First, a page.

National History Day
Welcome to our National History Day page! Whether you are just getting started picking a topic or need to find resources for your project, this is the right page for you. National History Day is not only about creating a great project, but about learning the process of writing history—finding a topic, doing the research, analyzing the evidence, and coming to a conclusion. The process is just as important as the final product! For that reason, we want to support YOU as you do the work of a historian!
Aren’t sure how to find a topic? Aren’t sure of the difference between a primary and a secondary source? Aren’t sure how to find resources? Aren’t sure how to come up with a strong thesis? We have answers and suggestions below!
If you’ve read through and clicked on the links on this page and still have questions, we can help. The more research you do, the more help we can provide. Look through these resources and do your own searches – then, if you have specific questions about how to find certain resources or information, we might be able to help you. Email us questions such as “where can I find [X]?” or “Do you have suggestions for sources on [X]”. Don’t email us questions such as “What is the significance of [X]?” “What should I know about [X]?” “Why is [X] important to know about?” “Is [X] a worthwhile topic for History Day?” (It's important for students to find answers through the research and writing process themselves -- remember, the process is as important as the final product!)
What's Your Topic?
Explore by the event, topic, or movement your National History Day project focuses on.
Frontiers in History: People, Places, Ideas.
What is the theme of National History Day? What are the instructions?
FRONTIERS IN HISTORY! Frontiers takes on various forms and serves different purposes; it is not just limited to geography. Learn more at the NHD website.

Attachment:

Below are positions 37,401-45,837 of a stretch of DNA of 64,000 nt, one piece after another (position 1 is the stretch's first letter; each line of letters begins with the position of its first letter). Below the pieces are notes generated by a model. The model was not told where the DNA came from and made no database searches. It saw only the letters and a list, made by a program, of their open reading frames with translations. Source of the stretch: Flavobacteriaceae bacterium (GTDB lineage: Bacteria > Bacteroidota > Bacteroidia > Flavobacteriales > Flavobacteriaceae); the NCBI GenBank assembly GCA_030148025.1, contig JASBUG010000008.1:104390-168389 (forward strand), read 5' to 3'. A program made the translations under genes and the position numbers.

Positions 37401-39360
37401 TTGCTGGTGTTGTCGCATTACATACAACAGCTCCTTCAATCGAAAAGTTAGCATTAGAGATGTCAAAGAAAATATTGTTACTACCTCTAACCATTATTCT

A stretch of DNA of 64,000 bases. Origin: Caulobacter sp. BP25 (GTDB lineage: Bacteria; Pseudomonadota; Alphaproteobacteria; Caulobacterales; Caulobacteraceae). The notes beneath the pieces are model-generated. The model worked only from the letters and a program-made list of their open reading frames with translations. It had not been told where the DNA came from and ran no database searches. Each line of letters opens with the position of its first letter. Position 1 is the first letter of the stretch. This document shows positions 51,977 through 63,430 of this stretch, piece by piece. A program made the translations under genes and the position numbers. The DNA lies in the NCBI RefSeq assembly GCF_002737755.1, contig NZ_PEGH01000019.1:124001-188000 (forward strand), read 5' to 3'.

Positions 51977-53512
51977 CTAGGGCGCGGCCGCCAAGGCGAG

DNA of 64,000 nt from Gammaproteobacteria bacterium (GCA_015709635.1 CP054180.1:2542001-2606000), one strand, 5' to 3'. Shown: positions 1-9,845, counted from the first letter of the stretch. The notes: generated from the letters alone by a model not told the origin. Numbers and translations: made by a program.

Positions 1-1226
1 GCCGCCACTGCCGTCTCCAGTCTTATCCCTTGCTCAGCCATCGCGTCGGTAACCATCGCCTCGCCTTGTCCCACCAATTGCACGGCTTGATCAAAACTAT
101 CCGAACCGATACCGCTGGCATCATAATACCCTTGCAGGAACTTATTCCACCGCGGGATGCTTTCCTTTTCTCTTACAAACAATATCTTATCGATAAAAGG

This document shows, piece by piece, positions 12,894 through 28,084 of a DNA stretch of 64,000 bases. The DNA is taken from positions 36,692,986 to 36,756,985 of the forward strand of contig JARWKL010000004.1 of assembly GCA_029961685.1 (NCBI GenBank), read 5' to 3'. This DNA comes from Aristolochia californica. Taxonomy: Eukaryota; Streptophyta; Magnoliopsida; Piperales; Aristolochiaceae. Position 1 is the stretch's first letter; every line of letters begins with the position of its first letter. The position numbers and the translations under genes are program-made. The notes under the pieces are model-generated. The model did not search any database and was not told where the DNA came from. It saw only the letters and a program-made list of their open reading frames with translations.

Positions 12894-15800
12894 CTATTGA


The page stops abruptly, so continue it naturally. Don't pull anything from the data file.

How do I find a topic?
First and foremost, try to pick something that interests you! It’s always good to have a topic that motivates you. Your topic can be a person, a movement, an event, etc.
When picking a topic, you want to keep in mind three important things:
- The National History Day theme and instructions
- Number of reliable resources to support your project
When it comes to the theme, think about it this way: if the NHD theme is on U.S. women, it would not make sense to focus your project on a man.
When picking a topic, you want to make sure it’s something you can tackle in your chosen format—the scope. A topic should not be too big nor should it be too small. For example, trying to look at “all of human history” is too big of a topic for NHD, no matter the theme. You will not be able to go into enough detail to make a coherent argument or compelling project if you try to cover too much. Same if you try and focus in too small. If you pick, for example, to focus in on an individual person, thing, or small event, make sure you connect that person/event/thing to a broader context that will demonstrate its significance.
You also want to make sure that you can find enough information on your topic. If you can’t find good, reliable, accurate resources then the research process will be much harder and you won’t be able to produce as strong of a final project. Doing something original is always encouraged, but you need to make sure you can actually complete your project.
What is the difference between a secondary and a primary source?
Great question! Simply explained, Primary Sources are original documents or objects that were created at the time of your study. These can be diaries, government documents, books, photographs, films, newspapers, maps, etc. Secondary Sources are documents written about a topic or time period. They will retell, analyze, or interpret events through examination of primary sources. These can be text books, documentaries, scholarly writing, etc.